For the past few years, Sydney Finkelstein, a professor at Dartmouth College’s Tuck School of Business and the author of Why Smart Executives Fail and Think Again: Why Good Leaders Make Bad Decisions, has ranked the worst chief executive officers.
This year’s list (which comes by way of Bloomberg’s Businessweek) prominently features social-game developer Zynga’s chief executive officer Mark Pincus at No. 4.
Finkelstein points to the company’s falling stock price, the exodus of top employees, and its overreliance on Facebook.
The responsibility for Zynga’s success and failures lies with Pincus. The stock price has fallen and a lot of executives have left the developer. But Finkelstein also claims that Pincus’s decision to “hitch his company’s wagon” to Facebook was a “rookie mistake,” and that just seems like something that is easy to say with the benefit of 20-20 hindsight.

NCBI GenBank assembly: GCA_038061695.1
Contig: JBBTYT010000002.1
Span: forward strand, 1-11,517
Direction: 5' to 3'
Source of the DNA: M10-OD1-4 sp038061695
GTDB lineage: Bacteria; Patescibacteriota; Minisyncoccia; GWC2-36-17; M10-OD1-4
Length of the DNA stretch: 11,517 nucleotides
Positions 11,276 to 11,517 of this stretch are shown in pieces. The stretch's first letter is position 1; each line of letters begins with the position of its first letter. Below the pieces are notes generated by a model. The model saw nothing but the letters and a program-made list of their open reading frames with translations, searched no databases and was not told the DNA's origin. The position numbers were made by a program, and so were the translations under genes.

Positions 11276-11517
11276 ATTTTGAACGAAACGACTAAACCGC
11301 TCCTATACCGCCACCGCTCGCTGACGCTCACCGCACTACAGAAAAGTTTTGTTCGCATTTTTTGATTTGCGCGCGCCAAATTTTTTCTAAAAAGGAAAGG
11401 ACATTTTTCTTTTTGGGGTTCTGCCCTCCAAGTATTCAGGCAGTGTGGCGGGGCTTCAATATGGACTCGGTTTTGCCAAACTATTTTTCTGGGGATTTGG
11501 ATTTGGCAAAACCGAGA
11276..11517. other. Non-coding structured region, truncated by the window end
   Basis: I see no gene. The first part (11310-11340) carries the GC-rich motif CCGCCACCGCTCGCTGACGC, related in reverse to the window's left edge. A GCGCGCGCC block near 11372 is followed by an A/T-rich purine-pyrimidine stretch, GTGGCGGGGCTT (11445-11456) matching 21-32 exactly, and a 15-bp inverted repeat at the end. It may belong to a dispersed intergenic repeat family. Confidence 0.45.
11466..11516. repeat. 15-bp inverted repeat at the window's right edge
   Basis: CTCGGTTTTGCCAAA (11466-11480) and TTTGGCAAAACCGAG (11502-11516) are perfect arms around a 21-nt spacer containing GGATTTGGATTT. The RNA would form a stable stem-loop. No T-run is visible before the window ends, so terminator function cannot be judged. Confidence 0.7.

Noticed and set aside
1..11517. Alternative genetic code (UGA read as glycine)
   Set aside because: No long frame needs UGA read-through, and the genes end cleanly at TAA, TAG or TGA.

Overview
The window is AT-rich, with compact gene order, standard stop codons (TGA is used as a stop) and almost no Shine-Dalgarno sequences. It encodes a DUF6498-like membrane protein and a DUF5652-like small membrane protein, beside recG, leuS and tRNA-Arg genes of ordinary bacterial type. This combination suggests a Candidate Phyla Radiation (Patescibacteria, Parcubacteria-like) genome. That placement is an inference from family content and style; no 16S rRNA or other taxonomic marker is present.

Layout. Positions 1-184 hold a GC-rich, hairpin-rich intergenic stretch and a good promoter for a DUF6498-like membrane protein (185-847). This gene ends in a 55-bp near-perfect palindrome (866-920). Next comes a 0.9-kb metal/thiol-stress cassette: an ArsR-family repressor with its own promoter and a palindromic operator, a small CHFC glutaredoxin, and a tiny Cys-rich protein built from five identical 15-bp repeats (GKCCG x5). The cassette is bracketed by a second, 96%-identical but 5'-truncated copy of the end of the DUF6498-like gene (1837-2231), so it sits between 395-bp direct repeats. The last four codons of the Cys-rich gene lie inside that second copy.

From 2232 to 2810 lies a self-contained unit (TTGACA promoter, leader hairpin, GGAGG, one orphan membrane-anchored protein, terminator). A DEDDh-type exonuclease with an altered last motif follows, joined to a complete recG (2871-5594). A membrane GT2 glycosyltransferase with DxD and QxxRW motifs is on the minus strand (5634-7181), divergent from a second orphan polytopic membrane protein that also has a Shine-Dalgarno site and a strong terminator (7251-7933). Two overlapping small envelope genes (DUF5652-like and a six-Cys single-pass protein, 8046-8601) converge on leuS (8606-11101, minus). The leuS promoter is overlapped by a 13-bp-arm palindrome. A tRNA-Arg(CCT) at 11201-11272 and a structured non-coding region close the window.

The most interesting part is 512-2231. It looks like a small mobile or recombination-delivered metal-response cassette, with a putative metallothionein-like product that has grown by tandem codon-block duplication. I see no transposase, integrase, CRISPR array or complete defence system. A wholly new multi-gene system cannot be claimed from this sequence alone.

We’ve contacted Zynga to provide Pincus the chance to comment, but the company has not responded at the time of this posting.
Zynga likely only achieved any level of success due to how intertwined it is with Facebook. Zynga generates nearly 80 percent of its revenue through the social network. Obviously, there was gold in those hills, and Pincus exploited the opportunity faster and more efficiently than anyone. Maybe his mistake was not creating a strategy for Zynga to disassociate from Facebook earlier, but Zynga does have a plan to diversify — Zynga.com and mobile games — even if it isn’t generating revenue like in the early days of FarmVille.
But diversifying, which everyone agrees Zynga must do, has caused some issues for the developer. In late November, Facebook amended an agreement with Zynga that ended an arrangement that previously gave the studio extra exposure on the social network.
“We have streamlined our terms with Zynga so that Zynga.com’s use of Facebook platform is governed by the same policies as the rest of the ecosystem,” a Facebook spokesperson revealed in a statement.
But that is just another problem that occurred on Pincus’s watch.
GamesBeat 2014 — VentureBeat’s sixth annual event on disruption in the video game market — is coming up on Sept 15-16 in San Francisco. Purchase one of the first 50 tickets and save $400!